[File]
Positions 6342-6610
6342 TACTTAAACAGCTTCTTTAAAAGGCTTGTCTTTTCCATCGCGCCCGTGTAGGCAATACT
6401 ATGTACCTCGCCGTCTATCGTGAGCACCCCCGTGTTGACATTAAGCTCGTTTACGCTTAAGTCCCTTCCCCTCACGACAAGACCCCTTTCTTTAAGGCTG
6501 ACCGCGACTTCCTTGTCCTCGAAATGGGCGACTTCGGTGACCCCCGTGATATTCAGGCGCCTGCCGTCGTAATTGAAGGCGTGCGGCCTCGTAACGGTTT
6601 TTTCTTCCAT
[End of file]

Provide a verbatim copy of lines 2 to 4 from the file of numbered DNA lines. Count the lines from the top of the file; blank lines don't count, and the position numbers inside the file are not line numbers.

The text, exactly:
6342 TACTTAAACAGCTTCTTTAAAAGGCTTGTCTTTTCCATCGCGCCCGTGTAGGCAATACT
6401 ATGTACCTCGCCGTCTATCGTGAGCACCCCCGTGTTGACATTAAGCTCGTTTACGCTTAAGTCCCTTCCCCTCACGACAAGACCCCTTTCTTTAAGGCTG
6501 ACCGCGACTTCCTTGTCCTCGAAATGGGCGACTTCGGTGACCCCCGTGATATTCAGGCGCCTGCCGTCGTAATTGAAGGCGTGCGGCCTCGTAACGGTTT